As the tax relief on pensions continues to be cut Simon Ruthers discusses where EIS may fit into clients' retirement planning
In his Autumn Statement last year, the Chancellor announced the anticipated changes to pension limits - reducing the annual allowance to £40,000 and lifetime allowance to £1.25m, from 2014-15.
As funding for retirement remains a key priority for many clients, many advisers are seeking alternative options to supplement pension savings for their clients. One option which is becoming increasingly attractive is the Enterprise Investment Scheme (EIS).
Tax efficiency with the potential for growth
When designing a successful retirement strategy, most would agree that tax efficiency, the opportunity for investment growth and a degree of flexibility are key considerations. In addition to pensions, other products that offer tax incentives are NS&I products, ISA, VCT and EIS funds.
Most cash ISAs and National Savings products are currently offering returns lower than inflation and can quickly be discounted unless the client is planning to retire in the short-term.
Similarly, stocks and shares ISAs offer an attractive solution, but many clients affected by lower pension contribution limits will already have utilised their subscription in full. This brings other planning solutions such as the EIS or venture capital trusts to the fore.
In the current environment of higher personal taxation and lower growth, many advisers have, in particular, identified the benefits of incorporating EIS as part of a client's retirement planning strategy.
Tax advantages of EIS
The government is using the tax system to support businesses which will help to deliver economic growth. It has steadily increased the tax advantages of EIS at the same time that traditional pension tax reliefs have been eroded.
The maximum amount qualifying for EIS tax relief each year is a generous £1m, with income tax, capital gains tax and IHT reliefs available.
The table above compares the tax treatment of EIS and pensions.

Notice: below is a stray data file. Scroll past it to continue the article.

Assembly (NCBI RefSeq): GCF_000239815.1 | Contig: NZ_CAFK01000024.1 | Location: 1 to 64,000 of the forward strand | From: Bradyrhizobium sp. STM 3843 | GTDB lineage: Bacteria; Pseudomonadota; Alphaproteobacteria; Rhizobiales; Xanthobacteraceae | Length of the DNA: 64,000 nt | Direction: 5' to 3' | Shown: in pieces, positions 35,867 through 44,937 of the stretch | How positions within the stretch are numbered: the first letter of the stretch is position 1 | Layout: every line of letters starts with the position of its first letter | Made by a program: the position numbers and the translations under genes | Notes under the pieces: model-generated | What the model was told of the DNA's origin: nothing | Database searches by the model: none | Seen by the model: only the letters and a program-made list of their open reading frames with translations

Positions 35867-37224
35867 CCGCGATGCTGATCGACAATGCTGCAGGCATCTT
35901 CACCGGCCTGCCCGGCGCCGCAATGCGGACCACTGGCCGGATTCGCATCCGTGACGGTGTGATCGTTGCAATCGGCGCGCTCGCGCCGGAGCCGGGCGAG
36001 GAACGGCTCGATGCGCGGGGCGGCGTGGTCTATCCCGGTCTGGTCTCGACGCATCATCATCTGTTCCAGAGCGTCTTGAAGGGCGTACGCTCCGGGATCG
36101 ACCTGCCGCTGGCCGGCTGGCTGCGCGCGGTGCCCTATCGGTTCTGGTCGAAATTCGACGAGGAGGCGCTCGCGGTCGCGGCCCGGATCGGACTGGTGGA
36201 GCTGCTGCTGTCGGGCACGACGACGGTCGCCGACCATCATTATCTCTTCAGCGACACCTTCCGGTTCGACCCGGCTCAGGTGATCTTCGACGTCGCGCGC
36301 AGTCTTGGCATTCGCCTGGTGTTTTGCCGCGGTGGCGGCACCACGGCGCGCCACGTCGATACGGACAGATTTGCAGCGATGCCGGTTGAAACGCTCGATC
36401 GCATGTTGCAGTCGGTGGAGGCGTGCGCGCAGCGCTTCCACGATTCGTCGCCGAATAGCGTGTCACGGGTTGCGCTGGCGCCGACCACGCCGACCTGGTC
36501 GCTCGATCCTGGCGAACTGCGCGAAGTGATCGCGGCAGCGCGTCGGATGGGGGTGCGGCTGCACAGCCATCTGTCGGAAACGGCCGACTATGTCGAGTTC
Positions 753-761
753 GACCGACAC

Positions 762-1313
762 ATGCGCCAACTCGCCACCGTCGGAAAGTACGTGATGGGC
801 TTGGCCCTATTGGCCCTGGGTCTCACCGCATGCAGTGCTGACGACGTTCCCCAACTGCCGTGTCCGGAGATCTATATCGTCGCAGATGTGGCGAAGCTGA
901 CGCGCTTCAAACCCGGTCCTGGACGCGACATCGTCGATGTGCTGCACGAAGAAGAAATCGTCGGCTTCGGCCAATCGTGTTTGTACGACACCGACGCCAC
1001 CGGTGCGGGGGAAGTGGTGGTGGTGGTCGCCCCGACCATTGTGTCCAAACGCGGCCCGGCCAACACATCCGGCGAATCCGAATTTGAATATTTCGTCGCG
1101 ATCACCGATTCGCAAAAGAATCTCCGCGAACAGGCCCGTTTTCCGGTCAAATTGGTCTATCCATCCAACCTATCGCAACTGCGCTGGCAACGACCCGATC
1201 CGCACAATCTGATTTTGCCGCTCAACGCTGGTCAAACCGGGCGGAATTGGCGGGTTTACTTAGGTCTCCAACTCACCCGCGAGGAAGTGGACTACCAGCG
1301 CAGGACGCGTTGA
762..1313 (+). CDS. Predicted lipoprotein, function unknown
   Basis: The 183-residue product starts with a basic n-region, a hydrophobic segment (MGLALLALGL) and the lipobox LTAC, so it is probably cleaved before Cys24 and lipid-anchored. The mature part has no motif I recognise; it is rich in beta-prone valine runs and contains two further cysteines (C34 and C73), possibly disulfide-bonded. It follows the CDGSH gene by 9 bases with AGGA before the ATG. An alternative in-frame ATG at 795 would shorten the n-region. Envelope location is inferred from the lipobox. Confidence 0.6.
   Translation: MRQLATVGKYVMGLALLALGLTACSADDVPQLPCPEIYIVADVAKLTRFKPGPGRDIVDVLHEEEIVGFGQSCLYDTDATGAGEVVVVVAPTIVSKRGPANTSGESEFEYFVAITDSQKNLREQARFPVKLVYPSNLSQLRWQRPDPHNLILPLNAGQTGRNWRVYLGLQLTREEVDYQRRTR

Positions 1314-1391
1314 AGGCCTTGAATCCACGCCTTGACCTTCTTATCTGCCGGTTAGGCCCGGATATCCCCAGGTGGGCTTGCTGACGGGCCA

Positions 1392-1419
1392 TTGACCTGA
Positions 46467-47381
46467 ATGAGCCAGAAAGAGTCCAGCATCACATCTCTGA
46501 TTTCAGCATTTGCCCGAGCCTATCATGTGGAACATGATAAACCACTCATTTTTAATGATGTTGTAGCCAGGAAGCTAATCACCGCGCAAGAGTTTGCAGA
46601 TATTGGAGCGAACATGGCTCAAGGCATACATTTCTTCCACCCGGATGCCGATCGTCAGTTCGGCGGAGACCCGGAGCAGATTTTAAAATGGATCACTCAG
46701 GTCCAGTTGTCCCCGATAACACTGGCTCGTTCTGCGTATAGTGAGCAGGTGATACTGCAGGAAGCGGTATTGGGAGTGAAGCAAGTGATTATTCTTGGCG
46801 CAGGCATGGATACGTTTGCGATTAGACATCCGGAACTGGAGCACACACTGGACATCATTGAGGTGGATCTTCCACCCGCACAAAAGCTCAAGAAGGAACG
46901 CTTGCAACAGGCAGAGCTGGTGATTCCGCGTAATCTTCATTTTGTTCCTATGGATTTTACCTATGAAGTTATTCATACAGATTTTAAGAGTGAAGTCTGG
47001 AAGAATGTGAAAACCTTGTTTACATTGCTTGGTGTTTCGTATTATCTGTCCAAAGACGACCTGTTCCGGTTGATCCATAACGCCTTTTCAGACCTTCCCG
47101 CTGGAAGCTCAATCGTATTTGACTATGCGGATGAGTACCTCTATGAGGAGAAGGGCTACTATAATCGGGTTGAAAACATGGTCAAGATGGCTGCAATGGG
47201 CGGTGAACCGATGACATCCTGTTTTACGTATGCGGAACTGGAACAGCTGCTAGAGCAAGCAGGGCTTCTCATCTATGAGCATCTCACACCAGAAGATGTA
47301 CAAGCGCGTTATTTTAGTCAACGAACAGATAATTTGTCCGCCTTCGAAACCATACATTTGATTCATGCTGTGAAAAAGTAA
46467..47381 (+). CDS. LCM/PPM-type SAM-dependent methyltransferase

Incorporating EIS into a retirement strategy
Traditionally regarded as high risk, there are now a wide range of investment strategies available which make EIS increasingly attractive for many investors.
Generally single company or seed EIS investment may be seen as too high risk, however many providers now offer managed portfolios of more mature, growth stage EIS investments which offer diversification in a risk managed environment.
Increasingly EIS portfolios investing in lower risk infrastructure investments are also available, which make an attractive alternative for retirement planning.
Selecting an EIS provider:
Given the range of options available, advisers need to establish clear objectives with their clients prior to recommending an EIS investment. These include:
• Select an EIS investment that meets your client's risk profile.
• Understand the underlying business in which the EIS will be invested.
• Appoint experienced EIS managers with a strong track record.
• Ensure the proposed investment has received provisional EIS clearance from HMRC.
• Ensure that the manager is able to access high-quality investment opportunities and has a robust selection and monitoring process in place.
• Identify managers with competitive fee structures.
• Understanding the duration of the investment and exit strategy.
• Establish when the tax benefits will emerge. It is possible that a subscription may be made into an EIS in one tax year, but the money not invested until a subsequent tax year. As this may affect the timing of the tax reliefs, ensure the investment timetable will deliver tax reliefs when they are needed.
• Ensure the provider has a strong reputation for customer service.
Simon Ruthers is private clients manager at Oxford Capital Partners
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